The Malta Independent 21 November 2018, Wednesday

Government conscious of strain economic development put on rental market – Chris Agius

Saturday, 8 September 2018, 11:00 Last update: about 3 months ago

The government is conscious of the strain that recent economic development has put on the rental market and in turn on people in Malta, Parliamentary Secretary for Planning and the Property Market Chris Agius told The Malta Independent on Wednesday.

In recent days, The Malta Independent has received reports of people being seen sleeping in public gardens.  With these reports in mind, this newsroom questioned the government over such occurrences, asking Agius as the Parliamentary Secretary responsible for the property market how the matter was being handled.

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 Agius said that the government was conscious of this problem, and of the strain that recent widespread development has put on the rental market on the island.  He said however that the government was ready to face this new challenge.

Agius explained that this new challenge is one that Maltese and foreigners alike are facing, and indeed that most of the reports received indicate that those having to sleep outside are foreign nationals.  The economic development in this country has brought people from the four corners of the globe to Malta, and therefore it must be admitted that there are new difficulties for the government to face in this regard, Agius noted.

However Agius commented that the government would do all it could to beat these difficulties.  He pointed out that a white paper on the rental market had already been issued whilst a new project for the building of apartments to be used as social housing was also in the offing.

The white paper in question was announced in October last year, and aims to address rental price hikes whilst making sure not to impose any controls over rent.  The white paper will also be looking at measures to protect the rights of both tenants and landlords.  Parliamentary Secretary for Social Accommodation Roderick Galdes had said on television programme Dissett at the end of last January that the white paper was at an advanced stage; however the white paper remains unpublished thus far.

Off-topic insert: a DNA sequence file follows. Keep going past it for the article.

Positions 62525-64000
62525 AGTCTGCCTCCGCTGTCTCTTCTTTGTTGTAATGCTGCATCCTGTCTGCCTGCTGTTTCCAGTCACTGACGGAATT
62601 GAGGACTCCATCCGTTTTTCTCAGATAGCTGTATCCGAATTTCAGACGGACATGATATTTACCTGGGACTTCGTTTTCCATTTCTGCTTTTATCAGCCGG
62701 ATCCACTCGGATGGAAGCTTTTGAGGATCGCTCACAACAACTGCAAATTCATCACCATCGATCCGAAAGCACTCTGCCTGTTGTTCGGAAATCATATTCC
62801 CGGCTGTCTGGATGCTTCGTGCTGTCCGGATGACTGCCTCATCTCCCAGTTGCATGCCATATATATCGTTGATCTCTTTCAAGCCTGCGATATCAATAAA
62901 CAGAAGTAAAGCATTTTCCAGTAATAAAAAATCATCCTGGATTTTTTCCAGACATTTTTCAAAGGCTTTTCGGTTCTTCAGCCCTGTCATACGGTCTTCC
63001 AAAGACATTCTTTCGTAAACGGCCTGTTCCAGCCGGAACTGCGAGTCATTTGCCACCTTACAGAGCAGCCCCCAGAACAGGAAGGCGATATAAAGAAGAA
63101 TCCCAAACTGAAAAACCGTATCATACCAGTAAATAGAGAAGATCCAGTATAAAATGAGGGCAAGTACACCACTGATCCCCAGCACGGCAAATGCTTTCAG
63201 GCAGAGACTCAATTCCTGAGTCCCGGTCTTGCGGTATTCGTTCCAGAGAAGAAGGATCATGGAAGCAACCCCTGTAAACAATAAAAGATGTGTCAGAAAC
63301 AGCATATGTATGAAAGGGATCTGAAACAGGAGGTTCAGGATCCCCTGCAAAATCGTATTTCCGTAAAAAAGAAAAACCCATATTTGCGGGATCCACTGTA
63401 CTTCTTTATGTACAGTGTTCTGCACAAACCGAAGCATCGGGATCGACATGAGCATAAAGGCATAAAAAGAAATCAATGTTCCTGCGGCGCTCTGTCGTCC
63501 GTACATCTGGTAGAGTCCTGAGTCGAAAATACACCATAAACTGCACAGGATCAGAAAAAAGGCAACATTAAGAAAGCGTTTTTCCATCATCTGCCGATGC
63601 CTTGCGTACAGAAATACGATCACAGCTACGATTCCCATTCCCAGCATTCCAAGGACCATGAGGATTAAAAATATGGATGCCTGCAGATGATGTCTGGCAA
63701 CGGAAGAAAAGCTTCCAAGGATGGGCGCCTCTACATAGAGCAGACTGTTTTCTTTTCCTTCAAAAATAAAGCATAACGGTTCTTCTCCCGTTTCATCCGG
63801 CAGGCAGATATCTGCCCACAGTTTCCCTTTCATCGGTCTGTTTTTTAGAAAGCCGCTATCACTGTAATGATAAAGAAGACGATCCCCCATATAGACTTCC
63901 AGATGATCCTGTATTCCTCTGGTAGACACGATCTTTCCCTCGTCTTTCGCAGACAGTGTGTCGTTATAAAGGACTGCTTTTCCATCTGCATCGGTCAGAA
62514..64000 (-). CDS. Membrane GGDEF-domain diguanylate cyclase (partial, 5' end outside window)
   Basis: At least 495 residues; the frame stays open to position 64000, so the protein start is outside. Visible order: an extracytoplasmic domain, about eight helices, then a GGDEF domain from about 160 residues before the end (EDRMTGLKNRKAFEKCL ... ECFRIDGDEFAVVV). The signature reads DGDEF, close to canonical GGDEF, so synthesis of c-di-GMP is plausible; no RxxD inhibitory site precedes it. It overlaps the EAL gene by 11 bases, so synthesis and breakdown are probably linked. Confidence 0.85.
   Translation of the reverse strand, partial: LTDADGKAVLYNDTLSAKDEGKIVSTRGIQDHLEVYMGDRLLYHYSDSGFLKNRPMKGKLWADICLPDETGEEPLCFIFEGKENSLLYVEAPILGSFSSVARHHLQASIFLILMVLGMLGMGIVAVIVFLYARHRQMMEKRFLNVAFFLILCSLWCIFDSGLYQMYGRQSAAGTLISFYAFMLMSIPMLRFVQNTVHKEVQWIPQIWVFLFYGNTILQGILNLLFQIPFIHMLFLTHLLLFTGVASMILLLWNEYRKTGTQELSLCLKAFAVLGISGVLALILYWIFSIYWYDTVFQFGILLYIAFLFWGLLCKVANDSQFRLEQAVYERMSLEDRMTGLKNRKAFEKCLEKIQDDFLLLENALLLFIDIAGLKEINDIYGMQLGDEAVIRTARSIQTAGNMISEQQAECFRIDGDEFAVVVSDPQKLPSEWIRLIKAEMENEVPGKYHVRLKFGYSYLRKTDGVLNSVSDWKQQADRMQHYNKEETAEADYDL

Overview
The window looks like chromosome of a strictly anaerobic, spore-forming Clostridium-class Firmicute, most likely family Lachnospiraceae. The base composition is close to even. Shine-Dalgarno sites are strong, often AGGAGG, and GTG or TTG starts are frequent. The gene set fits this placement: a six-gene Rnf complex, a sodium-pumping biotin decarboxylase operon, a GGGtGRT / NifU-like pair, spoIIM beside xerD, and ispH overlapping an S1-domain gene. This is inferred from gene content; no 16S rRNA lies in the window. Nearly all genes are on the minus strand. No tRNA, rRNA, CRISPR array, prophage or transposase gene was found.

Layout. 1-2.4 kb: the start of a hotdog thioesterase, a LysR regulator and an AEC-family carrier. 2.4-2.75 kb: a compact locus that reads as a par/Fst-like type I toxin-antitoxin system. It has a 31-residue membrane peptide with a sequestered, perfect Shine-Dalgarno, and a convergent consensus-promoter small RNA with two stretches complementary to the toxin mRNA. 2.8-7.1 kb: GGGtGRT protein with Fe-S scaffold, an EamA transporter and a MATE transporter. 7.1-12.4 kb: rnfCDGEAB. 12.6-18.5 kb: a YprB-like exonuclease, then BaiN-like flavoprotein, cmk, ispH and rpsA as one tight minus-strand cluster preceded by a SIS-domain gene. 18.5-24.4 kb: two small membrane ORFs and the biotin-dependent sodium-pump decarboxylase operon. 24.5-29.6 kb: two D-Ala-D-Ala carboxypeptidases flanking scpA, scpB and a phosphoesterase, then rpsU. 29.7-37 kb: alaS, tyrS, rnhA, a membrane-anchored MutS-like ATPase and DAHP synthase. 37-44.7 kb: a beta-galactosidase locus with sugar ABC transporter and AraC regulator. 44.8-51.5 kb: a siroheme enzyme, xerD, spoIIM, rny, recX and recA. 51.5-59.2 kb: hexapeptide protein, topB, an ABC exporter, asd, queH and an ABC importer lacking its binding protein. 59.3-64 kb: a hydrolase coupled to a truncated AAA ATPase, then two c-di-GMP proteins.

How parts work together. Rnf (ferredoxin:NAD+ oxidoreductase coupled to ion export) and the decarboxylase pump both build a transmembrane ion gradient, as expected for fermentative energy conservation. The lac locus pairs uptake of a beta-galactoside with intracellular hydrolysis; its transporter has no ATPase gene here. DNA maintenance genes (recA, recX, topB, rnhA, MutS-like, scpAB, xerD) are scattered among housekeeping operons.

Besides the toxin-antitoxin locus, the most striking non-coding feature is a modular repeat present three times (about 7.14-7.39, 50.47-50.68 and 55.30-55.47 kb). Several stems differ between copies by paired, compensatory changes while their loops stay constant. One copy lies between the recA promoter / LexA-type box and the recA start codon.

In terms of social housing, the government had announced the building of 630 housing units over the course of three years in October 2017, whilst Prime Minister Joseph Muscat in the last Labour Day mass meeting on 1 May announced that a further 500 units of social housing were to be built as well.  These units will be spread across various localities on the island.

The rental market itself has come under scrutiny over the past months, with many warning of the consequences that are coming about due to the inflated rental market.  Indeed just last August, the Federation of Estate Agents warned that some Maltese were coming off worse for wear due to this inflation, and were unable to afford a roof over their heads.  This compounds several reports of large amounts of people sharing flats or apartments between themselves, and of people residing in garages as that is all they could afford.  Reference must also be made to the recent case where 120 foreigners were found paying rent to live in a crudely converted stable complex in Qormi as there were no other affordable alternatives that they could find.

The reports of people resorting to sleeping under shelters in public gardens recently received by this newsroom only add a further dimension to what is being termed as a rental crisis that is affecting large portions of the population in Malta, both native and foreign.

 

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